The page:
A study committee estimates Georgia needs $1 billion to $1.5 billion more each year to maintain its roads and bridges. The committee found adding roadways or expanding mass transit systems would cost far more.

Democrats want mass transit to be a big part of the discussion, and they could play a role in passing any package if conservative Republicans won’t OK new taxes or fees.

Deal said the only option unavailable to lawmakers is to do nothing.

“If that is our plan, then our roads will slowly slip into disrepair, the safety of our citizens will be jeopardized, and our economy will be stagnated by increased congestion,” Deal said. “That is unacceptable.”  

State lawmakers from Hall County have insisted that transportation projects will have a huge impact on the local economy as metro Atlanta pushes its boundaries further north.

“(Deal) made it clear that doing nothing is not a choice,” said Rep. Lee Hawkins, R-Gainesville.

Child welfare

Deal is proposing to create a new Department of Community Supervision aimed at improving efficiency among the Division of Family and Children Services, the Department of Juvenile Justice, the Department of Corrections and other agencies.

Deal is also proposing increased funding to remedy the DFCS.  

“These include beginning a mentor program for supervisors, providing for greater career and salary growth potential, promoting the safety and resources available to caseworkers, and improving the recruitment and training of foster parents,” he said.

The new department could get pushback from conservative voters and lawmakers who oppose any expansion of government and new spending.

But other Republicans said some growth in government is necessary.

“I would say that’s more an expansion of responsible government,” Hawkins said. “Everything (Deal) addressed was toward that end.”

Local reaction

Local state lawmakers said they understand it will be difficult to get traction on all of Deal’s spending plans, whether for education, transportation or child welfare reform.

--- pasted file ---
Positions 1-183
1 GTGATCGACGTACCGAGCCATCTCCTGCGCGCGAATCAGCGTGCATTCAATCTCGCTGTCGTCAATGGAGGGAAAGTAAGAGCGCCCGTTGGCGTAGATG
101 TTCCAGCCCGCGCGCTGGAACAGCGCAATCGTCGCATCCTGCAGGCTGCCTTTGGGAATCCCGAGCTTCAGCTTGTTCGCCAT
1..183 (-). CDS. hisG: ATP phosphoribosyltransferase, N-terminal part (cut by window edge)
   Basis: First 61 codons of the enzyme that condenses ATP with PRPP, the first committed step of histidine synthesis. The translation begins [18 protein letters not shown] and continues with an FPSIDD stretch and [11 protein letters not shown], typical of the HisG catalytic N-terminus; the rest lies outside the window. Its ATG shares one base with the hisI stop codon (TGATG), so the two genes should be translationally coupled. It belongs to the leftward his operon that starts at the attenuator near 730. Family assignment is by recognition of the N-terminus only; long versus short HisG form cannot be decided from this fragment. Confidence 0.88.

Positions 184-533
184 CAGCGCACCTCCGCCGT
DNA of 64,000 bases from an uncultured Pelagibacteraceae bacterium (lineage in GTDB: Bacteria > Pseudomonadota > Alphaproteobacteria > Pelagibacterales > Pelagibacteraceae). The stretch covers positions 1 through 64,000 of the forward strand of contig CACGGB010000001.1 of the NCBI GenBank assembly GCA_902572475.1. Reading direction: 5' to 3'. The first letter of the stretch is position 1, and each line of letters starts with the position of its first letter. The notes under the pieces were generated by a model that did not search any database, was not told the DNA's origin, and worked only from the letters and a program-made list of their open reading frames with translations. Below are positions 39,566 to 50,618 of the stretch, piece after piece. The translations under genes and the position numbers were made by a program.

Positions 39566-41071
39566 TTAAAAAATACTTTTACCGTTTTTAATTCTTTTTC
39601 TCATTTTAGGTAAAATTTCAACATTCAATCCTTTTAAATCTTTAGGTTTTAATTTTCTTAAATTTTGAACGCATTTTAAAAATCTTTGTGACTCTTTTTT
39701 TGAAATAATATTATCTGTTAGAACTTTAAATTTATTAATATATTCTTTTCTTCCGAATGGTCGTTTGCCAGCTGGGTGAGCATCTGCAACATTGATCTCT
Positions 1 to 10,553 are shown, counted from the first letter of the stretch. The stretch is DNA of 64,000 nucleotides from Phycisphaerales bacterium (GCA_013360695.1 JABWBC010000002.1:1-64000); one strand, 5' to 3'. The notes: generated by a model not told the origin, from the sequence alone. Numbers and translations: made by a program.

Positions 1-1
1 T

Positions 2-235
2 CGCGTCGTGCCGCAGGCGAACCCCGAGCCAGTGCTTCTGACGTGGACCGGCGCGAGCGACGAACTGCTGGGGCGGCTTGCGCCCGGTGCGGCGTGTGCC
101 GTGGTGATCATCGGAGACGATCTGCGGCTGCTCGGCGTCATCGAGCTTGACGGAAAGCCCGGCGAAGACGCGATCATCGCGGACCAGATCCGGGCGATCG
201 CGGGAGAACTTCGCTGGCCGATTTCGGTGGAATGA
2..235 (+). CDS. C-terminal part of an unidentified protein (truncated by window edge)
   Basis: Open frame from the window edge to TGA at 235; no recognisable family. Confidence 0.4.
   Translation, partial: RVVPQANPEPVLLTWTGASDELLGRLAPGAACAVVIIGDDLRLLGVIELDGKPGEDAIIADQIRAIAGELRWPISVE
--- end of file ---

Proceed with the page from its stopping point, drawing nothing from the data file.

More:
Rep. Emory Dunahoo, R-Gainesville, said budget meetings next week will help give lawmakers a better sense of just how much spending the state can afford and whether Deal’s proposals meet fiscal reality.

“When the cards are dealt, I can play the hand,” he added. “There are so many things that are going to come to the table.”

Sen. Butch Miller, R-Gainesville, is one of Deal’s floor leaders this year and stands to play a major role in getting the governor’s priorities passed.

But Miller acknowledged Deal’s aspirations won’t always be an easy sell to voters.

Republican lawmakers are likely to consider raising sales taxes to pay for any additional spending.

Charles Bullock, a political science professor at the University of Georgia, said any tax increases will be an easier sell if they are revenue-neutral, or offset with decreases in the income tax, for example.

But with many Republican lawmakers opposed to any tax increases, Deal might have little time to get the revenue he needs.

“Anything that’s going to cost more money, he probably needs to get it done this year,” Bullock said, adding this would give lawmakers ample time to recover before the next election if they do support tax increases.

What’s next?

Democrats said they intend to address several issues Deal did not mention, including health care and wages.

“The governor paints us a pretty picture,” Henson said. “But we know that many families are not better off than they were four years ago.”

Democrats hope to get traction for expanding Medicaid and raising the minimum wage for all private sector employees.

Deal, meanwhile, appears ready to burnish his legacy. But he’ll need the help of legislators to fulfill his agenda.

“The ocean of need is vast, but shrinking, and we will continue to close the distance between where we are and where we wish to be,” Deal said.

The Associated Press contributed to this report.

 

Read the full text of the speech here.